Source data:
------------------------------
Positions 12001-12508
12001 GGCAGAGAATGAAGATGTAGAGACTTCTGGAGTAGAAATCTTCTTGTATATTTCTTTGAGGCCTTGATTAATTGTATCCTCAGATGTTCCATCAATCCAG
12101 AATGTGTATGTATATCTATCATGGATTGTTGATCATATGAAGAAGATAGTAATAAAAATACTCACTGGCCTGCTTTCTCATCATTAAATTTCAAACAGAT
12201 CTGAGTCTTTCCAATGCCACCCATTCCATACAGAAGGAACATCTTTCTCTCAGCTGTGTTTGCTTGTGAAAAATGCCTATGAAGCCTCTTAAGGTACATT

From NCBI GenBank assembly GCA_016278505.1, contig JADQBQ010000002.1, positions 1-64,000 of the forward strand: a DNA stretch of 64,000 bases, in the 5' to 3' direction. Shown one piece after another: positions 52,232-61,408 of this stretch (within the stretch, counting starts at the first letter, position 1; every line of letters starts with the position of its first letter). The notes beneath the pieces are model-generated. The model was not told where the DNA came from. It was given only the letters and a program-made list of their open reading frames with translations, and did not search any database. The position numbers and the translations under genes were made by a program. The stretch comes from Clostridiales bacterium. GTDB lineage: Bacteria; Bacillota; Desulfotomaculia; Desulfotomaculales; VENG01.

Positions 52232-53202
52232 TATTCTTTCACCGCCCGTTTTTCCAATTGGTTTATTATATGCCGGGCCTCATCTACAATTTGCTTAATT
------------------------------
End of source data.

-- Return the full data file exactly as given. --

Positions 12001-12508
12001 GGCAGAGAATGAAGATGTAGAGACTTCTGGAGTAGAAATCTTCTTGTATATTTCTTTGAGGCCTTGATTAATTGTATCCTCAGATGTTCCATCAATCCAG
12101 AATGTGTATGTATATCTATCATGGATTGTTGATCATATGAAGAAGATAGTAATAAAAATACTCACTGGCCTGCTTTCTCATCATTAAATTTCAAACAGAT
12201 CTGAGTCTTTCCAATGCCACCCATTCCATACAGAAGGAACATCTTTCTCTCAGCTGTGTTTGCTTGTGAAAAATGCCTATGAAGCCTCTTAAGGTACATT

From NCBI GenBank assembly GCA_016278505.1, contig JADQBQ010000002.1, positions 1-64,000 of the forward strand: a DNA stretch of 64,000 bases, in the 5' to 3' direction. Shown one piece after another: positions 52,232-61,408 of this stretch (within the stretch, counting starts at the first letter, position 1; every line of letters starts with the position of its first letter). The notes beneath the pieces are model-generated. The model was not told where the DNA came from. It was given only the letters and a program-made list of their open reading frames with translations, and did not search any database. The position numbers and the translations under genes were made by a program. The stretch comes from Clostridiales bacterium. GTDB lineage: Bacteria; Bacillota; Desulfotomaculia; Desulfotomaculales; VENG01.

Positions 52232-53202
52232 TATTCTTTCACCGCCCGTTTTTCCAATTGGTTTATTATATGCCGGGCCTCATCTACAATTTGCTTAATT